In 2014, my husband Barton entered the NMEDA Contest to win an accessible vehicle. We spent the spring gathering enough votes by sending daily emails, blogs, and other publicity. We were so excited when he became a semi-finalist, and the rest was out of our hands.
When we didn’t win an accessible vehicle, on some levels we were devastated, not only for ourselves, but for the hundreds of people who had supported us. And then we had to pick up the pieces and move on. We still had my accessible Honda that was over 200,500 miles and was beyond repair.
We knew we couldn’t do it alone. So, we asked for help.
How can you use crowd sourcing to fund your accessible vehicle?
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What Are You Looking For?
Do your research. What type of accessible vehicle are you looking for? Do you need one with a ramp in the back or on the side? One with a power lift or a ramp that comes out the floor? Will used vehicle meet your needs or will you burn miles on the road? Knowing exactly what you are looking for will give you a target to aim for. In sharing the specifics, it shows others you know exactly what you need and why.
Offer Something in Return.
In setting up a GoFundMe fundraiser, we donated an hour of service for several local organizations in return for every $50 we raised. It felt great to give back to the community in the ways we knew how, in addition to receiving support from those around us. What will donors receive by contributing? What will the community receive for supporting you?
Keeping the Message Positive.
One aspect of the van give-away we noticed the most was how the overall attitude became so depressing, and each person’s story became the poor me story; I need a vehicle more than anyone else. The truth is: every single individual or family that entered the contest needed and deserved an accessible vehicle. For us, it was important to inspire others to keep persevering through the challenges they faced. What message do you share beyond needing an accessible vehicle?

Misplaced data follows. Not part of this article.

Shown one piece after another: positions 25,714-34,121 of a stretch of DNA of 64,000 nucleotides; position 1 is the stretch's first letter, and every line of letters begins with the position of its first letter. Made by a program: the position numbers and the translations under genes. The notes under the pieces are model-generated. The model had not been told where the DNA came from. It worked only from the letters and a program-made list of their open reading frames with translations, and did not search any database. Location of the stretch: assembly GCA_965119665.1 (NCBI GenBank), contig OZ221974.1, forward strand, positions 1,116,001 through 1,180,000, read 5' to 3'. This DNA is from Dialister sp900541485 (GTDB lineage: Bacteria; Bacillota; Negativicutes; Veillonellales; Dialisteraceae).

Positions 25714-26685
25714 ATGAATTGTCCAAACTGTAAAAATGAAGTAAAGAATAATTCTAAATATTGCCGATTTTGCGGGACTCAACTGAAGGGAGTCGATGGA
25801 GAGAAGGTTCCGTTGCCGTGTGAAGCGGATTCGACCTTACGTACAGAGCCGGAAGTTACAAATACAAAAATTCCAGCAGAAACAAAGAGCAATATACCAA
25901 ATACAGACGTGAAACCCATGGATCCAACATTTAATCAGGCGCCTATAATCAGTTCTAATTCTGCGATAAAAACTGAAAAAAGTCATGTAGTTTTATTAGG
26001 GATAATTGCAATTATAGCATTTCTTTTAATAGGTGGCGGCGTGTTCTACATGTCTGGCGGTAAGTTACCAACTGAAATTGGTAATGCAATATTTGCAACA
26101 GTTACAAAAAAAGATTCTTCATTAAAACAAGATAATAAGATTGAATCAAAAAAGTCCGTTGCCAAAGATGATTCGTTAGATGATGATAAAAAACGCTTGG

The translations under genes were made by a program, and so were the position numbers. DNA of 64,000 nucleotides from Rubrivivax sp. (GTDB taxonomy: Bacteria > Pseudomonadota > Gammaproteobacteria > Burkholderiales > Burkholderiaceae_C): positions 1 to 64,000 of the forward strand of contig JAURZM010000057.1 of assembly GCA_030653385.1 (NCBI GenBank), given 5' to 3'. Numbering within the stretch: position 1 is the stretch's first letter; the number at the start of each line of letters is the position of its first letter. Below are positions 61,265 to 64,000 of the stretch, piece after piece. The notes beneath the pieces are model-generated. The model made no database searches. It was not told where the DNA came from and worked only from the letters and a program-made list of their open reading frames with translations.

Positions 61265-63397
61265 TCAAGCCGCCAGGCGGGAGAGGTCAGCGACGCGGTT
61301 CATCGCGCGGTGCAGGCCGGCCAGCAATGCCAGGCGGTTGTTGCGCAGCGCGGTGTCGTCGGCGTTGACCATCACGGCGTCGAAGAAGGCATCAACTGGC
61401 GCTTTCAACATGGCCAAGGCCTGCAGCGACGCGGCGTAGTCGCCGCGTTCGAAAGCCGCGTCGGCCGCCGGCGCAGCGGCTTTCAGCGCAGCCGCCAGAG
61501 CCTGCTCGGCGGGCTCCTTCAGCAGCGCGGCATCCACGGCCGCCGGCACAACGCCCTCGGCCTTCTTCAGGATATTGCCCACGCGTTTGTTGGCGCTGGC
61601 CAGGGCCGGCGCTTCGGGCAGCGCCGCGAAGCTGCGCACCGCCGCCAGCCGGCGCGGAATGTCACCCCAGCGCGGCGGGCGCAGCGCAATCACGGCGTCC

A Picture Creates a Thousand Words
It’s one thing to say we needed an accessible van. To say that my non-accessible vehicle wasn’t going to work anymore. It’s something else when we put a ramp into the trunk of the Honda Civic, with Barton headed up the ramp. Or when we created a storyboard of Barton pulling the Honda with his wheelchair. In our overly visual society, show why you need accessible transportation.
The Upside and Downside of Creating Local Partnerships
While we were working on funding for a new vehicle, we partnered with a local dealer to use an accessible van to be able to continue momentum for our book launch. They came in at the right time to meet our need. However, in the end, they weren’t able to provide what was discussed early on in the partnership, and our donors had a vested interest in the type and cost of the vehicles we used funds for. So we weren’t able to use them for the purchase of our new vehicle.
Disappointed. Frustrated. Great- Keep Going
Accessible vehicles are expensive. There’s no one way and no right way to raise funding for your accessible vehicle. Most likely, funding will come from many sources. In our case, we used birthday and Christmas money, a GoFundMe campaign, a family fund match, and a loan specifically for accessible vehicles to pull it off. It was hard. There were times when we wanted to quit, but we knew we had to keep on going.
In the end, we found an accessible vehicle in a way we could have never expected.
While accessible vehicles are expensive, crowd sourcing and fundraising is one way to achieve freedom on the road. Share your journey with others!
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